The local time restrictions ordinances do not offer any study of the actual efficacy of it.
From a legal standpoint, these ordinances cannot be limited to the mere goal of safeguarding of an interest. Just as an evaluation taken in a judicial forum must determine if an assesment was conducted during the pre-trial phase. All of this in light of a general principle of proportionality, in compliance with the adequacy of the means utilized in regard to the targeted goal, as well as coherence, rationality and proportionality of the circumstances and the contenent of the act.
We already had the chance to recall a passage which expresses a wise jurisprudence “the previous authority, even in case of the wide use of discretionary powers, when issuing a measure, in regard to its factual substance, is always bounded by principles of utility and adequacy of the means used to achieve its goal, as well as the principle of proportionality and coherence between the actual circumstances and the content of the act and of the minor sacrifice as possible for private recipient of the relevant measures that negatively impacts their judicial sphere ( see Council of State 23.08.2000, n. 4568). Generally speaking, for these reasons … it must be backed by adequate and suitable opinions of technical organza, in order to balance the primary and fundamental public interests … with the interests of the private to carry out its economic activities in line with the principle of free enterprise” (see ex multis, TAR Veneto, section III, January 2, 2009, n. 6).
The investigation apropos of the question of legitimacy of time restrictions regulations in regards to its objectives is a must, not only in respect to legal gambling operator’s interests, but also vis-à-vis the safeguarding a certain general interest, such as: (i) ensuring and effective and efficient measures for vulnerable subject (whom can really be defined as such) and for those people affected by pathological gambling; (ii) not to encourage “parallel” gambling offer in those areas in which legal gambling has been restricted; (iii) limit the distortive effects of “parallel access” to gambling, which are not subjected to State’s authority, on vulnerable subjects and those who are affected by pathological gambling; (v) minimize the effects of the downsizing of legal gambling personnel, not because of mere economic losses but due to the risk of business shutdown by restrictions imposed.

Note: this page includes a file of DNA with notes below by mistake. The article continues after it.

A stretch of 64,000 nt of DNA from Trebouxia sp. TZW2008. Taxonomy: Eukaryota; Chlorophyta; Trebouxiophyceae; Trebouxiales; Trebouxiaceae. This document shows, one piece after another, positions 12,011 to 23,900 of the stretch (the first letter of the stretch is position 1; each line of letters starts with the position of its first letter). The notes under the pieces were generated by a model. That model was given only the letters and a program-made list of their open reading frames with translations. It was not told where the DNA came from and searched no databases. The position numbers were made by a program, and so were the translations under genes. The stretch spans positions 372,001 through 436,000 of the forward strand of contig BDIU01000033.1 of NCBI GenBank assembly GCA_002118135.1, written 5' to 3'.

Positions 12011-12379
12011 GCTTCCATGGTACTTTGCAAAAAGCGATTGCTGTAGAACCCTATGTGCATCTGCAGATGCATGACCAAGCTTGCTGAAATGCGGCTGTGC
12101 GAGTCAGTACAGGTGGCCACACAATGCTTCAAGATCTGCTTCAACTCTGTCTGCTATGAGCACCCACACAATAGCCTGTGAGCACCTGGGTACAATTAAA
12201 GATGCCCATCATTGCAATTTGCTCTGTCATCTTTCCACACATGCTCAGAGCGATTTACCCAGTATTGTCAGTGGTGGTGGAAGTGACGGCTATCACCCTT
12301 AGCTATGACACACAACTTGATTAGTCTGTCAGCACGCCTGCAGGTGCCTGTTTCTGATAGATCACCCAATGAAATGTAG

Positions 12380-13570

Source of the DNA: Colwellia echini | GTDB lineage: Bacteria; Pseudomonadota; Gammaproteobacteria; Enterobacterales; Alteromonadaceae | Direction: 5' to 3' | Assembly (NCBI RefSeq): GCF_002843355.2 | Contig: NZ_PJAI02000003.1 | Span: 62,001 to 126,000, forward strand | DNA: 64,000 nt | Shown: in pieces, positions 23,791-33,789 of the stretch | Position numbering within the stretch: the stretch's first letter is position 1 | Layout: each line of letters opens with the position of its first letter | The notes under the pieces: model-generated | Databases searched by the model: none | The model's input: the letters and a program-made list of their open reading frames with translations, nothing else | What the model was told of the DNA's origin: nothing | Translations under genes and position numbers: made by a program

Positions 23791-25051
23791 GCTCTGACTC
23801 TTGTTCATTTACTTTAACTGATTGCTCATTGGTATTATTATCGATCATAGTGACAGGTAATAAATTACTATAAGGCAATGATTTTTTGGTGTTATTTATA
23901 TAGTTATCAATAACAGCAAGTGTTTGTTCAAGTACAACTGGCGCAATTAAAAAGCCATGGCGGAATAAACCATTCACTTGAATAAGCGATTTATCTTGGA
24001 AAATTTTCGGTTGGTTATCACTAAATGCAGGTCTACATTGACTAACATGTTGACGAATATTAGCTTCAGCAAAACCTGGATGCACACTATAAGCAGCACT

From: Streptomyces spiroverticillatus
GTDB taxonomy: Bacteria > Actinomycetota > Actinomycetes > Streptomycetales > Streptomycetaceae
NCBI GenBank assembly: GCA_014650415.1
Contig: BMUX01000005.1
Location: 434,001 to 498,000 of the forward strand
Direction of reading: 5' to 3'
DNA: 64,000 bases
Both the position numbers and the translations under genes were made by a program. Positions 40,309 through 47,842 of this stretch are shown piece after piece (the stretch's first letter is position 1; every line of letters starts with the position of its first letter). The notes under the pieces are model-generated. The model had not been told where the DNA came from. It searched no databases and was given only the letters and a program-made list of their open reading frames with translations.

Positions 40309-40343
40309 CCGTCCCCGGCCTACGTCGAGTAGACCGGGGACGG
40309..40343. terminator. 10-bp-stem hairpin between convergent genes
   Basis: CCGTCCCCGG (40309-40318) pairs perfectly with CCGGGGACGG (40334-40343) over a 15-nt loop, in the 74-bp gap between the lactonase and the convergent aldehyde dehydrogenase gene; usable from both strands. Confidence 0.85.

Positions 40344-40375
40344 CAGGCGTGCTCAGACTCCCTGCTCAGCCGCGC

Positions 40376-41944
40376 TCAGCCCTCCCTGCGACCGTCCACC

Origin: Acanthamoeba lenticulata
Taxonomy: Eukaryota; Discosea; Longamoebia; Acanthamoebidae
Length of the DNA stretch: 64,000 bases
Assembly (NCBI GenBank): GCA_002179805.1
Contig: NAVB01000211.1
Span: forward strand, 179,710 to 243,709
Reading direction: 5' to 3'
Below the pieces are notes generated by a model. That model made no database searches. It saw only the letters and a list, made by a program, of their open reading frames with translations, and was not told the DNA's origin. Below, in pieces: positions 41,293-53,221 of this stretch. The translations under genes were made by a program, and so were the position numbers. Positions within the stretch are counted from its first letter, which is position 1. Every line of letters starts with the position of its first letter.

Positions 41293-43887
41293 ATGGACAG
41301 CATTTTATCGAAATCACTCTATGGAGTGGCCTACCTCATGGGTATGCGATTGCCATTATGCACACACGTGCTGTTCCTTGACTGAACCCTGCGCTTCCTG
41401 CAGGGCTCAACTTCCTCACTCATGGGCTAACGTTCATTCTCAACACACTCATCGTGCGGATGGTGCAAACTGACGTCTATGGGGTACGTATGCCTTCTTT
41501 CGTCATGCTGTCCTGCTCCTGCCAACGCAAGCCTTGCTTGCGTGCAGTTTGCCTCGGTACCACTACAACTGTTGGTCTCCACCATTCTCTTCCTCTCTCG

All of the aforesaid holds true, unless they can convince us that by imposing time restrictions on bakeries, on public interest grounds, will reduce the number of people affected by diabase; or unless they can proof that by completely shutting down bakeries they can once and for all eliminate said disease, always on the base of public interest; or except if they can guarantee that in such case we would not experience the opening of a large number of stands that offer goods which, as some would say, do not possess the legal health requirements.